|Fig. 1: The Pacific Ring of Fire. (Source: Wikimedia Commons)|
In many ways, Chile led the modern power sector reform in Latin America. With economic liberalization policies in the 1970s and 80s, including privatization of utility companies and opening of the sector to foreign investors, it seemed Chile was ahead of its counterparts in "modernizing" its power sector.  Still, unlike neighboring Argentina and Brazil, Chile did not launch any nuclear power programs. In fact, despite with one of the most stable and rapidly growing economies in the region as well as increasing energy demands, Chile did not seem willing to consider a nuclear energy option. Even in 2005, soon to be President Michelle Bachelet while on the campaign trail did not consider nuclear energy a valid option to be included as part of her national energy policy.
Soon after, however, several largely independent factors came together to expose the Chilean energy sector. For one, Argentina abruptly reduced gas exports to Chile. After years of increasing gas imports from Chile's eastern neighbor that had led to a rapid increase in electricity production, this quick change led to expensive energy substitutions.  Moreover, volatile and rising global fossil fuels prices, as well as the effect of a drought on hydro-plants generation and an earthquake on electrical generation in the North, led to an effective energy crisis from 2006 to 2008.  This alone perhaps would not have shifted the Chilean energy conversation towards the idea of a nuclear energy option; however, together with concerns over rising energy consumption in the coming decades and a stronger focus on environmental stability, nuclear energy soon entered the national conversation.
With a growing economy, electricity consumption in Chile was projected to continue growing by six to seven percent through 2020, and the government readily admitted it must quickly develop "sufficient and competitive energy resources."  By 2010, a report from the "Ministerio de Energia", Chile's analog to the U.S. Department of Energy, assessed that a nuclear power program would be convenient, competitive, and sustainable, and indeed that it is would likely be necessary for Chile's energy demands starting in 2024. 
Today only three countries south of the equator have operating nuclear reactors, though as aforementioned, Brazil and Argentina both count among them. While their reactors provide these two countries with just three and six percent of their total electricity, respectively, nuclear power at one point provided Argentina with nearly one fifth of its electricity.  Still there are important differences between a would-be nuclear power program in Chile and the modest but effective ongoing programs in Brazil and Argentina. For one, though neither country ever manufactured nuclear weapons, both Brazil and Argentina had weapons programs with their respective militaries evidently interested in nuclear weapons from the start of their nuclear programs.  With a plainly different geopolitical landscape today than there was in the 1970s, it is difficult that such motivations could drive a modern nuclear power program. Secondly and more importantly, Chile faces inherent geographic-based difficulties that do not as much affect Argentina let alone Brazil. Chile has thousands of miles of coastline along the circum-Pacific belt, also known as the "Ring of Fire," pictured in Fig. 1. With nearly continuous seismic activity underneath, Chile has over and over again experienced significant natural disasters including the largest earthquake ever recorded.  Naturally, this has engendered skepticism regarding a nuclear power plant.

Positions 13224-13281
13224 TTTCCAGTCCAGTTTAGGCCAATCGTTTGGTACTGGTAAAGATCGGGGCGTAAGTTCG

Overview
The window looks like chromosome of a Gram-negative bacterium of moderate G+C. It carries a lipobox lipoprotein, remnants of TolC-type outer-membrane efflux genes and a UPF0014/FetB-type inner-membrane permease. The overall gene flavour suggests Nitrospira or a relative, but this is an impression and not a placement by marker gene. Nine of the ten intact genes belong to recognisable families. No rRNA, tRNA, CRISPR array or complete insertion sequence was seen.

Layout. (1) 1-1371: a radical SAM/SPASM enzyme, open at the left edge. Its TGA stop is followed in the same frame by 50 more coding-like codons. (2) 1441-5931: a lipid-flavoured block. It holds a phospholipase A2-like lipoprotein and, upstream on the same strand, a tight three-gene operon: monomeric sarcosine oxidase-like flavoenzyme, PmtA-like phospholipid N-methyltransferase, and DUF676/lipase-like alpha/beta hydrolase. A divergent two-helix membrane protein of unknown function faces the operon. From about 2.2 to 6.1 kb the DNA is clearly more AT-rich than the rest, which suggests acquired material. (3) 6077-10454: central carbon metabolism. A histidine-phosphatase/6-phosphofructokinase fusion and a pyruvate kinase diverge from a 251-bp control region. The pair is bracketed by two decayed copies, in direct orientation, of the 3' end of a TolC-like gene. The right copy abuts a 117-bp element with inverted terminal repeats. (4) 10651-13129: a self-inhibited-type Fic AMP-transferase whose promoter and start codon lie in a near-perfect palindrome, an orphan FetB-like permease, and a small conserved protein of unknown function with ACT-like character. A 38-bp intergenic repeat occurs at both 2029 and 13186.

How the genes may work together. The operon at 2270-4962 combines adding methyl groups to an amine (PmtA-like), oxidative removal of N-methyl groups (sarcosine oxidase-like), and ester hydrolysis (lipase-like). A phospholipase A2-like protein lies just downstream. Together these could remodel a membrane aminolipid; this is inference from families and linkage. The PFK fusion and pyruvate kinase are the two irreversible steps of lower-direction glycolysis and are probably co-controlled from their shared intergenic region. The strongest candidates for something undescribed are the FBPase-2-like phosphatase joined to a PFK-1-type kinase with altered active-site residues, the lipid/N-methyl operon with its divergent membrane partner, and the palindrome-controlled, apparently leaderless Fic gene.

Obstacles notwithstanding, Chile's previous two heads of states have made tangible progress toward the development of a nuclear power program. During President Bachelet's first term, a nuclear commission she established found that there was no reason to discard nuclear energy as a source of electricity for Chile in the future.  Of course, soon thereafter, Chile was struck with an 8.8 magnitude earthquake in 2010. Only a year later, the world witnessed the worst nuclear disaster since Chernobyl at Japan's Fukushima nuclear power plant. While these disaster heightened environmental concerns and certainly aggravated the aforementioned public fears over Chile's natural disaster vulnerabilities, they did not wholly stop Chile's progress towards nuclear energy. During the tenure of President Bachelet's successor, Sebastian Piñera, Chile inked a nuclear energy cooperation agreement with the United States.  Further, in 2012, the "Colegio de Ingenieros de Chile" - Chile's College of Engineers - outlined a plan for nuclear power in Chile through 2030 that would begin generating energy by 2020. While this is still far from a reality, Chile certainly remains on a path, if somewhat inconsistent, towards nuclear energy.
Today, Chile remains likely a decade away from an active nuclear power generating reactor. The latest World Nuclear Industry Status Report listed Chile as a country with "active preparation, but no final decision," which in terms of level of interest puts it along side Israel and several African nations at the rung below "declared intention to introduce nuclear power and preparing infrastructure."  Still, inroads have been made as the government continues to study the issues surrounding nuclear energy, consider International Atomic Energy Association (IAEA) recommendations, and inform the population.
© Miguel Camacho-Horvitz. The author grants permission to copy, distribute and display this work in unaltered form, with attribution to the author, for noncommercial purposes only. All other rights, including commercial rights, are reserved to the author.
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